Victus Spiritus


2 customers, 2 jobs, 2 lives

29 Jun 2011

Your company has clients with conflicting needs, and you can serve one, the other, or neither:

  1. One customer is a small company which is incredibly satisfied with your current product. Their future is uncertain, but you feel their needs are well matched to your product's roadmap. They're low to zero maintenance.
  2. The other customer is Huge. They are the dominant source of your company's revenue. They make heavy customization demands which are a distraction to your team's product plans. Without them your business will need incremental funding within a few months or faces drastic downsizing or shutting down.

Which do you see as the right path for your business? The answer appears clear to me, but it's never so cut and dry for a cash starved startup. Choose your customers wisely.

You have two immediate job opportunities:

  1. One you've been doing for years and pays handsomely, but future prospects and satisfaction look grim
  2. the Other is a spectacular risk which will pay a fraction of the salary while requiring a much greater demand on your time, yet opens the door to a new world of opportunity

Which do you feel instinctively drawn to and why? I know my answer.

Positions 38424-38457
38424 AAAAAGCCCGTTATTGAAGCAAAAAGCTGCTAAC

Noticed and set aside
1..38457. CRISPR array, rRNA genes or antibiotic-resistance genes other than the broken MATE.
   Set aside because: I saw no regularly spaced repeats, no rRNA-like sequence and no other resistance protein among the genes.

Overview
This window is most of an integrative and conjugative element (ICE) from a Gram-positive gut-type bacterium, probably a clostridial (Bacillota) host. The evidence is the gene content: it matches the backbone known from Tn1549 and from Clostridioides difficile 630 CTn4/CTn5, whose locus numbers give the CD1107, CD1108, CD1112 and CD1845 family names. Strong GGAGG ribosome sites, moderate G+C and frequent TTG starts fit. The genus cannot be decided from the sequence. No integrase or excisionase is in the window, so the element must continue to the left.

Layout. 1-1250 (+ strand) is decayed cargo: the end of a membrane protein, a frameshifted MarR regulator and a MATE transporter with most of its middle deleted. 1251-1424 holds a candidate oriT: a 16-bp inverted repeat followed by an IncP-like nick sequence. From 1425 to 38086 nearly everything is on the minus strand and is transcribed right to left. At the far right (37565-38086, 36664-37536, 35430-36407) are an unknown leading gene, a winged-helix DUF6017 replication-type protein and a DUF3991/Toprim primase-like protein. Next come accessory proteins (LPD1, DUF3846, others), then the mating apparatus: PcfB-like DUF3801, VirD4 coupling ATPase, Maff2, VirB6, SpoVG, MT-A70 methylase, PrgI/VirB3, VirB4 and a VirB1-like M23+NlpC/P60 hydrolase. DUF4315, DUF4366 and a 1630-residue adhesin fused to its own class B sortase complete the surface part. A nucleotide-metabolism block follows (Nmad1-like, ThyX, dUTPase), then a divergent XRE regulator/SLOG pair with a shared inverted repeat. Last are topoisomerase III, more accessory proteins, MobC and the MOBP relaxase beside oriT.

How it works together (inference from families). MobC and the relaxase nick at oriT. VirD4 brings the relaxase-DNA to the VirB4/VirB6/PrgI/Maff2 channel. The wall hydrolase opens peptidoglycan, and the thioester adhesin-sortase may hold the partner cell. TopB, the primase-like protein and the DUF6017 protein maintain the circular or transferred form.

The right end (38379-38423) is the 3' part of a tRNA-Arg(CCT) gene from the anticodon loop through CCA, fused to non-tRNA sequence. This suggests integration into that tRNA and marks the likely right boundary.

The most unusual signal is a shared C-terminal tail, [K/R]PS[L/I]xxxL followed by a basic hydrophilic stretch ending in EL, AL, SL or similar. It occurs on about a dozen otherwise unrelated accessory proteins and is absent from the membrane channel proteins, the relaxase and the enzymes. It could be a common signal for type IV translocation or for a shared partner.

Your future splits off in a finite but huge number of potential branches. Each branch sprouts forth from a node you call home. Where do you choose to live?

  1. There is a place thousands of miles from where you live now that has unmatched opportunity, but is far from family and has a very steep cost of living
  2. The alternative is the home you've been living in and made into a calm and comfortable environment, is close to family, and is relatively cheap.

Where you choose to live will impact your life partner, your families, and professions. Home is where we rest, rejuvenate, and do our most delicate planning, but it's location affects nearly every other aspect of our lives.

Decision making is almost never cut and dry. The big decisions we make in life are far more nuanced than the simple examples listed above. Successful decisions are the ones we make consciously and openly with those who are impacted.